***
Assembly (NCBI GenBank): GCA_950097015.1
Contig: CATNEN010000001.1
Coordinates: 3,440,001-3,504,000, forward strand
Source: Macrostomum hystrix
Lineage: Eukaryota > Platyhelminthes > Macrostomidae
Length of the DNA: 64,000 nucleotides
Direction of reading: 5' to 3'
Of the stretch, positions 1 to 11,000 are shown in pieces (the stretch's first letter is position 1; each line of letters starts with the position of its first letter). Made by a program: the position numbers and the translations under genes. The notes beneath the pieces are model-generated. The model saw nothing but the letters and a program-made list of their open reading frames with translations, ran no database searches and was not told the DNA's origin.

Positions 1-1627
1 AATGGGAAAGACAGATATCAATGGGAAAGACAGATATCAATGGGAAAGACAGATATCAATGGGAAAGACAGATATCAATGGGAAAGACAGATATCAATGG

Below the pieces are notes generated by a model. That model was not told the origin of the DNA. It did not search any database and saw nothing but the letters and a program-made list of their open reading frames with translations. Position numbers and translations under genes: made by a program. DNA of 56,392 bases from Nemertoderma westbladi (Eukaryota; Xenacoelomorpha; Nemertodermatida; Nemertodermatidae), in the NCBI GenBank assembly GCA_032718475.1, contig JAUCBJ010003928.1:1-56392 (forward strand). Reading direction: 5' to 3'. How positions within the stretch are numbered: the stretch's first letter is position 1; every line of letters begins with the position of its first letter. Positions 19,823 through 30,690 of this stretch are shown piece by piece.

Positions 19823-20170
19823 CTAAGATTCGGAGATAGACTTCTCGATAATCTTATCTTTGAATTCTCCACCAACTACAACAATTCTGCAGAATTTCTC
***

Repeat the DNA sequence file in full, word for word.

Assembly (NCBI GenBank): GCA_950097015.1
Contig: CATNEN010000001.1
Coordinates: 3,440,001-3,504,000, forward strand
Source: Macrostomum hystrix
Lineage: Eukaryota > Platyhelminthes > Macrostomidae
Length of the DNA: 64,000 nucleotides
Direction of reading: 5' to 3'
Of the stretch, positions 1 to 11,000 are shown in pieces (the stretch's first letter is position 1; each line of letters starts with the position of its first letter). Made by a program: the position numbers and the translations under genes. The notes beneath the pieces are model-generated. The model saw nothing but the letters and a program-made list of their open reading frames with translations, ran no database searches and was not told the DNA's origin.

Positions 1-1627
1 AATGGGAAAGACAGATATCAATGGGAAAGACAGATATCAATGGGAAAGACAGATATCAATGGGAAAGACAGATATCAATGGGAAAGACAGATATCAATGG

Below the pieces are notes generated by a model. That model was not told the origin of the DNA. It did not search any database and saw nothing but the letters and a program-made list of their open reading frames with translations. Position numbers and translations under genes: made by a program. DNA of 56,392 bases from Nemertoderma westbladi (Eukaryota; Xenacoelomorpha; Nemertodermatida; Nemertodermatidae), in the NCBI GenBank assembly GCA_032718475.1, contig JAUCBJ010003928.1:1-56392 (forward strand). Reading direction: 5' to 3'. How positions within the stretch are numbered: the stretch's first letter is position 1; every line of letters begins with the position of its first letter. Positions 19,823 through 30,690 of this stretch are shown piece by piece.

Positions 19823-20170
19823 CTAAGATTCGGAGATAGACTTCTCGATAATCTTATCTTTGAATTCTCCACCAACTACAACAATTCTGCAGAATTTCTC